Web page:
Gordon Stokes had a brush with death – but has turned his life around
Doctors said it was a ‘miracle’ that he’s alive — and now Gordon is giving back at the Basement Recovery Project that saved his life.
This is a story by Cloe Glover of the The Huddersfield Daily Examiner and reposted with their kind permission.
A recovering alcoholic has turned his life around after cheating death.
Longwood man Gordon Stokes, 45, has made a “miracle” recovery since doctors told him he could not be saved due to 28 years of drinking and taking drugs.
And now Gordon is a full-time volunteer and mentor at Huddersfield’s Basement Recovery Project (formerly The Corner), who hopes to take on a new counselling course to help others.
“Doctors have said that it’s a miracle that I’m alive”, said Gordon, who grew up in Marsden.
“The sad thing is that it took me so long before I realised I was an alcoholic.
“I just hope that now I’ve been given a chance to recover I can help others before it’s too late for them.”
Gordon was only a teenager when he became an alcoholic after trying to keep up with his older friends on nights out.
He said: “When I was 17 I began drinking heavily several times a week with them then at the weekend we would take drugs – MDMA, speed and acid – and go clubbing.”
Despite becoming a dad at 20, Gordon’s party lifestyle continued.
“I tried to stay clean to bring up my son but started drinking heavily with football friends and taking coke.
“Things did settle down and I moved to Scotland in 2000 to be with my brother and got a cleaning manager job but then both my parents got diagnosed with cancer and that just threw me.
“I started drinking one litre of vodka, eight to 10 cans of strong cider or more every day and began taking drugs again.”
He lost his job and moved to Meltham, where he met his now ex-wife.
Gordon said: “She was a drinker too and it got to the stage where I was putting alcohol under my bed so I could drink something as soon as I woke up – it became my life.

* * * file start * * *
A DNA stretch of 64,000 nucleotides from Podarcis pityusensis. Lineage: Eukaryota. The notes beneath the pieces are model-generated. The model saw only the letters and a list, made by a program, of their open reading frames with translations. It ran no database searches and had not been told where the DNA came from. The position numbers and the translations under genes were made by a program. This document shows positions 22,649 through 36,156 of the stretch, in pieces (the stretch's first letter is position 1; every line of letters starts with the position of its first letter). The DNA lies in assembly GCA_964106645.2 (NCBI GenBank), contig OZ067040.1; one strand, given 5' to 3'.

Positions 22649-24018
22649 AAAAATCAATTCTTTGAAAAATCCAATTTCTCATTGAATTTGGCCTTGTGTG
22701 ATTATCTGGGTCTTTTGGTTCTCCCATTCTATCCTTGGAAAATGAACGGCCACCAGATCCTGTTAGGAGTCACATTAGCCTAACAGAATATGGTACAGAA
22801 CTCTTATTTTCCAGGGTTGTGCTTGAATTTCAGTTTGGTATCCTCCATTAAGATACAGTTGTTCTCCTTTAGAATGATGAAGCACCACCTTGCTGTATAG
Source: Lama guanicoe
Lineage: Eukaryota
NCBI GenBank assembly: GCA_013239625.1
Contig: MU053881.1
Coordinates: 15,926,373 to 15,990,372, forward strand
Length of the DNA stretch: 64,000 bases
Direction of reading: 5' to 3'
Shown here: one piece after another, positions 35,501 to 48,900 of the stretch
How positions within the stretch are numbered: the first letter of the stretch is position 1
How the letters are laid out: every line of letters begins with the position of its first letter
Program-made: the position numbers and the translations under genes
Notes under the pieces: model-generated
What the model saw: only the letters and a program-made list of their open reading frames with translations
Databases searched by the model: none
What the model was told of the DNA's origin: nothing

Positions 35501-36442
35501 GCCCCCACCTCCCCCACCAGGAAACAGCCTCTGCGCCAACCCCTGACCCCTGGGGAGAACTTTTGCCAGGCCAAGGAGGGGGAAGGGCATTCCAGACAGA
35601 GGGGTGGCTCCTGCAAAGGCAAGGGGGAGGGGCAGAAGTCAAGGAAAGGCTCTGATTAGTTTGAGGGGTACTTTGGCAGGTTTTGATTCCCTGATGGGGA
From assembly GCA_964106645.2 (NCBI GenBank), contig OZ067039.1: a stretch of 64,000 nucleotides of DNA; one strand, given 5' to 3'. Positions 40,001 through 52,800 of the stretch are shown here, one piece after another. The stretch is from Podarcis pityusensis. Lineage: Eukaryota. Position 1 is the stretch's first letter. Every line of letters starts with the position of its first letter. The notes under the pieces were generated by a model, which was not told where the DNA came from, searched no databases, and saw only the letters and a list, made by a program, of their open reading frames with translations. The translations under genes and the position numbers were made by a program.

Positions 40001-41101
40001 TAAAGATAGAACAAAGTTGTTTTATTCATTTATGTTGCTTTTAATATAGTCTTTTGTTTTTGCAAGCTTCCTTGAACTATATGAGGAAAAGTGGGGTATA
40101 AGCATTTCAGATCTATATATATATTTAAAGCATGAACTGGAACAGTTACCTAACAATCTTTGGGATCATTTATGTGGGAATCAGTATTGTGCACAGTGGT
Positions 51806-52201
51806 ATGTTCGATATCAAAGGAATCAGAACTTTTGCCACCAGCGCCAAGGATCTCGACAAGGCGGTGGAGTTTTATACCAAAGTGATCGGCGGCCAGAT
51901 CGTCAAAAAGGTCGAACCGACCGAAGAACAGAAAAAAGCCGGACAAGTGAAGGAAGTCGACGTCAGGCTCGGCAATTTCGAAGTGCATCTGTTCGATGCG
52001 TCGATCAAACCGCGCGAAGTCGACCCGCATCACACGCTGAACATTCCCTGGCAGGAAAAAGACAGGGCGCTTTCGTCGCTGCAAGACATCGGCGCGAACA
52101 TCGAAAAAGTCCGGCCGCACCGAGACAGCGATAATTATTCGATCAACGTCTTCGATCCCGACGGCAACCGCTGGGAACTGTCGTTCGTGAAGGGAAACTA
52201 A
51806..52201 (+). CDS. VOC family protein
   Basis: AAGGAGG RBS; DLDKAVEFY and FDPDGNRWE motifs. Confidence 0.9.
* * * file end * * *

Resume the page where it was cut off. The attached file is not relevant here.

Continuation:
“I started losing my teeth, went yellow and began having kidney and liver problems and seizures but carried on drinking, even when it got too much for my wife and I ended up homeless in 2013.”
He was given accommodation by Horton Housing, who put him in touch with the Basement Recovery Project.
Gordon said: “But unfortunately I ended up in the hospital again following a seizure.
“The doctors said I was going to die – they did a gamma reading of my liver and found I had a level of 3,800 units per litre (the healthy rate is in between 0 to 45).
“At that point, I realised I was an alcoholic.”
Somehow he managed to recover.
“Doctors don’t know how I made it – they said it was a miracle.
“I asked to go on a seven month detox programme, which was really tough but I made it.”
Now Gordon is helping others get through the same battle.
“People say I’m unrecognisable now.
“I volunteer full time at the Basement where I help cook meals and take group support sessions and I’m taking an entry-level course in counselling, which I want to pursue.
“Without the support of the Basement team I don’t think I’d have made it and want to now help others in the same way they did.”